• (Score: 2) by JoeMerchant on Thursday May 19, @05:32PM (4 children)

      by JoeMerchant (3937) Subscriber Badge on Thursday May 19, @05:32PM (#1246325)

      No data: minimum credit.

      Personally, I think it's time we start rolling our own [mangocats.com].

      --
      Україна досі не є частиною Росії.
      • (Score: 2, Funny) by Anonymous Coward on Thursday May 19, @10:09PM (1 child)

        by Anonymous Coward on Thursday May 19, @10:09PM (#1246399)

        > rolling our own ?

        Next you'll suggest an SN Visa card... 3 digit UID's all get offers in the mail, at least one a week!

        • (Score: 3, Interesting) by JoeMerchant on Friday May 20, @01:36PM

          by JoeMerchant (3937) Subscriber Badge on Friday May 20, @01:36PM (#1246563)

          Plenty of Visa/MC/Amex out there already. The barrier to entry and fees of operation are fundamentally too high on those, they leave a significant number of people "unbanked" even though they might be able to pay their debts, they can't "prove it to the man."

          --
          Україна досі не є частиною Росії.
      • (Score: 4, Funny) by RS3 on Thursday May 19, @10:31PM (1 child)

        by RS3 (6367) on Thursday May 19, @10:31PM (#1246408)

        Yeah, maybe. But it might get just as broken as the existing system, or even worse. The existing system is quite sanctioned by the US govt, and doesn't seem to have a corrective mechanism. Well, not much of one, not where it helps the citizens.

        How about a form of government where, oh I dunno, maybe where the citizens are somewhat important, needs and issues are considered, and maybe even, dare I say it, we're actually represented? Naaa, sorry, I was falling asleep and starting to dream. I'm not a subversive, honest!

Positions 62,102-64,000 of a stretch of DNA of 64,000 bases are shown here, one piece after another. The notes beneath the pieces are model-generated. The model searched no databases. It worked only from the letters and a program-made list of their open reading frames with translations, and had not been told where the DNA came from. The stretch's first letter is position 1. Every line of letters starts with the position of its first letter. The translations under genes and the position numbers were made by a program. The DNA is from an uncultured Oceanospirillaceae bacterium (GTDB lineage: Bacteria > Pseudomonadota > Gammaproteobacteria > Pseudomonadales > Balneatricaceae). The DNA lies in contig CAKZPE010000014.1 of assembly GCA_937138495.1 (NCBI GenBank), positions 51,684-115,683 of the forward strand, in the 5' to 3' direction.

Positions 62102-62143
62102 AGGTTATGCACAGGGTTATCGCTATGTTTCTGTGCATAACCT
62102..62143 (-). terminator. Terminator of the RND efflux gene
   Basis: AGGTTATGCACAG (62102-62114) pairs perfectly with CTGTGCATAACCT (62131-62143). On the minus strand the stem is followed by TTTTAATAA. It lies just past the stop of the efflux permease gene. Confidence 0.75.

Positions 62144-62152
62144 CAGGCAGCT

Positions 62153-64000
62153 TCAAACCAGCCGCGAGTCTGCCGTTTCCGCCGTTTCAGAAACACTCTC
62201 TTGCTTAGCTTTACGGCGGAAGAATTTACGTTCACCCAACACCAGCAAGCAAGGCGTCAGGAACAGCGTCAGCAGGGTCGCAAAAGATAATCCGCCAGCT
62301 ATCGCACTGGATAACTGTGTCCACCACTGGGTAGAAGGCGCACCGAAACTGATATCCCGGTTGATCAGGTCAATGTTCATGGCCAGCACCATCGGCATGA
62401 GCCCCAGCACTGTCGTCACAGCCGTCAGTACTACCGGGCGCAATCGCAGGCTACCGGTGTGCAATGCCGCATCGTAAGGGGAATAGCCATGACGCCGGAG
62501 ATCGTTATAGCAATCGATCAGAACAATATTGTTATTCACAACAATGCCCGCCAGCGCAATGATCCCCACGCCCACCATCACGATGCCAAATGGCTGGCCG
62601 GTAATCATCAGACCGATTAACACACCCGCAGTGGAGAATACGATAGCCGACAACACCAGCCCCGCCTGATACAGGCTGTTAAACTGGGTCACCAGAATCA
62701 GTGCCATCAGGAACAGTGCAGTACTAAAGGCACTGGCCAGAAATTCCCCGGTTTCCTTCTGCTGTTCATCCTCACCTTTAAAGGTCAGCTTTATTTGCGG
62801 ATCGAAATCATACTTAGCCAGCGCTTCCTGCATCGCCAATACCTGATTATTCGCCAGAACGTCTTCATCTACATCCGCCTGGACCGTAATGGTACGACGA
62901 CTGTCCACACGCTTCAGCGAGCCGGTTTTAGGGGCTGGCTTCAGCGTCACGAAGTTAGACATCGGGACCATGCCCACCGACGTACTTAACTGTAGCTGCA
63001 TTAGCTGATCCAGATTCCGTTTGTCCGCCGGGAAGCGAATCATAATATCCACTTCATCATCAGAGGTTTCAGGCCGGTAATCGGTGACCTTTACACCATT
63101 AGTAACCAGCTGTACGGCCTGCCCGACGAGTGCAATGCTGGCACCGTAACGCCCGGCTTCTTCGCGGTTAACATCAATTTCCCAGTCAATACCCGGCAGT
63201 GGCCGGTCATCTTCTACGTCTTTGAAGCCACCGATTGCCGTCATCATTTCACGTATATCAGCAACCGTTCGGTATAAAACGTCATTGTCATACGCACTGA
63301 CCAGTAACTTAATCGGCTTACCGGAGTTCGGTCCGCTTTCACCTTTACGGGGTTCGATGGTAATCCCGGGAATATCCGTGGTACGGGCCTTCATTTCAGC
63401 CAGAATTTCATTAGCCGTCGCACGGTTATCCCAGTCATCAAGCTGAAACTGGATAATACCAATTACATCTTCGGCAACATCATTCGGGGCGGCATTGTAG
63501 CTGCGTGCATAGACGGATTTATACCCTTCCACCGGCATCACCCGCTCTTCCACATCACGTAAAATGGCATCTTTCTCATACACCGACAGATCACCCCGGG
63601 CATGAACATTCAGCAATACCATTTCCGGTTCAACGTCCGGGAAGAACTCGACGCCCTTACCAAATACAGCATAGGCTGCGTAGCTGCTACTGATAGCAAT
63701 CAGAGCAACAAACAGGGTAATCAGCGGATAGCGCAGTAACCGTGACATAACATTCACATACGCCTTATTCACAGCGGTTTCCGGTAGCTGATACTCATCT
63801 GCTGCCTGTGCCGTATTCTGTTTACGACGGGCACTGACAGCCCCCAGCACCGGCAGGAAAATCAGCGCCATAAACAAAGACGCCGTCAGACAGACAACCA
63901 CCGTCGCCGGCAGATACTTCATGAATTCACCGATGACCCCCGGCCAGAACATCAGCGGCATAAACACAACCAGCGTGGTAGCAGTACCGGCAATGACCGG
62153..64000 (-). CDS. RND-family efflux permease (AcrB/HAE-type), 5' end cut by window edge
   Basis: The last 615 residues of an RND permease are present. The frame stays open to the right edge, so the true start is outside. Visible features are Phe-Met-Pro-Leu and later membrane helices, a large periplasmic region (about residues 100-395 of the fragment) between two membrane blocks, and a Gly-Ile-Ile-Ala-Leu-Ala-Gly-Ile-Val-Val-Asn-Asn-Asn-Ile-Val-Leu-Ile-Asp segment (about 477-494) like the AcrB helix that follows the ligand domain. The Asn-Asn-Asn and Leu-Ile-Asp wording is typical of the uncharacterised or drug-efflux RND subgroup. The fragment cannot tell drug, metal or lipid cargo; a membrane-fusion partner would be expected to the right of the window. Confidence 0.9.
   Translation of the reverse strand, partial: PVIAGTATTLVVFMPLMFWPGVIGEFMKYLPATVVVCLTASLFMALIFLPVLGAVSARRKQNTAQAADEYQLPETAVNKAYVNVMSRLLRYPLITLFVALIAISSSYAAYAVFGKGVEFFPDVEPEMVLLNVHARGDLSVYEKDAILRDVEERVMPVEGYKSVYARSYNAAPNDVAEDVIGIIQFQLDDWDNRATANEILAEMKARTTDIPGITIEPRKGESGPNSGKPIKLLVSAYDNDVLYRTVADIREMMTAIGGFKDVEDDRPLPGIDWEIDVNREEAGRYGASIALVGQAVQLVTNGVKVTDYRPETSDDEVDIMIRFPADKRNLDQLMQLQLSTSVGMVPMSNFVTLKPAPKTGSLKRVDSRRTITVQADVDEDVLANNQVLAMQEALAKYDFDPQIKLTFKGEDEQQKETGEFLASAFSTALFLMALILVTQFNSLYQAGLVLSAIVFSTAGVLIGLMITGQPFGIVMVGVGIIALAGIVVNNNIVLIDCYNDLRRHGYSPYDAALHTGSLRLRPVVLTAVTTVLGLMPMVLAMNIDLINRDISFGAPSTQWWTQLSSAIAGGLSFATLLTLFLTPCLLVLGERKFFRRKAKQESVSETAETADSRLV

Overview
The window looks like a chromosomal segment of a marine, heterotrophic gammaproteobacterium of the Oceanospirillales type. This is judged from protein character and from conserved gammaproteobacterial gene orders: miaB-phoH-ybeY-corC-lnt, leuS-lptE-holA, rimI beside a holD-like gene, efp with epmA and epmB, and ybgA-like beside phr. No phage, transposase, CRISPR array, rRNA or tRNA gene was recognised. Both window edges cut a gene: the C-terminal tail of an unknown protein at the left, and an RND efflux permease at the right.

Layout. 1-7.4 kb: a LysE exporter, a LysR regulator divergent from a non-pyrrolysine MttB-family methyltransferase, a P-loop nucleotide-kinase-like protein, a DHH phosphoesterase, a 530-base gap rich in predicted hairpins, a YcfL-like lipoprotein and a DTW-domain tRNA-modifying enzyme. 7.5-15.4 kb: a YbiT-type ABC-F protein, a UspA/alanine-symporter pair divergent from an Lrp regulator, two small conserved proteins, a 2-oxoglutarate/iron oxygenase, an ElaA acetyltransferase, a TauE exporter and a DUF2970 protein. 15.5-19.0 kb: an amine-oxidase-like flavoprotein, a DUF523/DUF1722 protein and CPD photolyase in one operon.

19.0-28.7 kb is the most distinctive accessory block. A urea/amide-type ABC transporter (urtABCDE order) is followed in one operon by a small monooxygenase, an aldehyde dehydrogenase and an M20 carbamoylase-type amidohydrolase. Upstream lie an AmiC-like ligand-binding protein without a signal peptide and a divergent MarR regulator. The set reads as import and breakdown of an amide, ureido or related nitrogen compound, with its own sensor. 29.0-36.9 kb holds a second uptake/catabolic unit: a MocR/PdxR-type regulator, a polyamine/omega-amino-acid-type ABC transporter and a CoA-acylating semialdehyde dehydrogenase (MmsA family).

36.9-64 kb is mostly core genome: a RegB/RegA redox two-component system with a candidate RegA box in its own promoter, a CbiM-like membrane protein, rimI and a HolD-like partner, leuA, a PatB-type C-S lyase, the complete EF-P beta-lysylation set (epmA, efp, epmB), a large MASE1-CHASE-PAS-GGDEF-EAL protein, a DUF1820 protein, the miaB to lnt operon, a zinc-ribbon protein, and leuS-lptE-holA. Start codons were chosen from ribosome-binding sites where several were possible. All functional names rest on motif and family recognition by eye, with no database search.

• (Score: 3, Funny) by Joe Desertrat on Saturday May 21, @01:54AM

          by Joe Desertrat (2454) on Saturday May 21, @01:54AM (#1246760)

          I'm not a subversive, honest!

          And you're not on social media? Verrrry suspicious...

  • (Score: 0) by Anonymous Coward on Thursday May 19, @03:08PM (2 children)

    by Anonymous Coward on Thursday May 19, @03:08PM (#1246274)

    They're carefully monitoring your use of the bulletin board outside the public library. However, as concerned as they may be, the government wants them to keep credit available to you to reduce the odds of you going Galt. But keep using that bulletin board! Otherwise they'll think that you're black-pilled and just cut you off completely.

    It's not paranoia if they're really out to get you.

    • (Score: 0) by Anonymous Coward on Thursday May 19, @07:53PM (1 child)

      by Anonymous Coward on Thursday May 19, @07:53PM (#1246371)

      They're fine with people going Galt, they're perfectly fine with people dying in a ditch, which is what the real Galt would have been faced with.

      • (Score: 0) by Anonymous Coward on Friday May 20, @04:57PM

        by Anonymous Coward on Friday May 20, @04:57PM (#1246620)

        The "real Galt"??? God, you people are really in your own little worlds there, aren't you?

  • (Score: 5, Interesting) by looorg on Thursday May 19, @03:11PM (6 children)

    by looorg (578) on Thursday May 19, @03:11PM (#1246276)

    Hard to say. But a case can probably be made for either. If you don't use it then it could be seen as a sign that you are somehow poor and illiterate or doesn't want to be part of modern society. For some people it might just been seen as a good thing that you don't want to partake in the shallow experience that is "social media".

    But all these private data gathering and model operations. Are they just not the same as the Chinese social credit score system but by some other name. They are all creepy and authoritarian as heck. We (in some general sense) criticize China for their system but then institute our own but having it run by the private sector instead of the government, like it or that would somehow make it better. It's really hard to say which is worse and which is better. I'm more inclined to go with that a shit system is shit system no matter who runs it.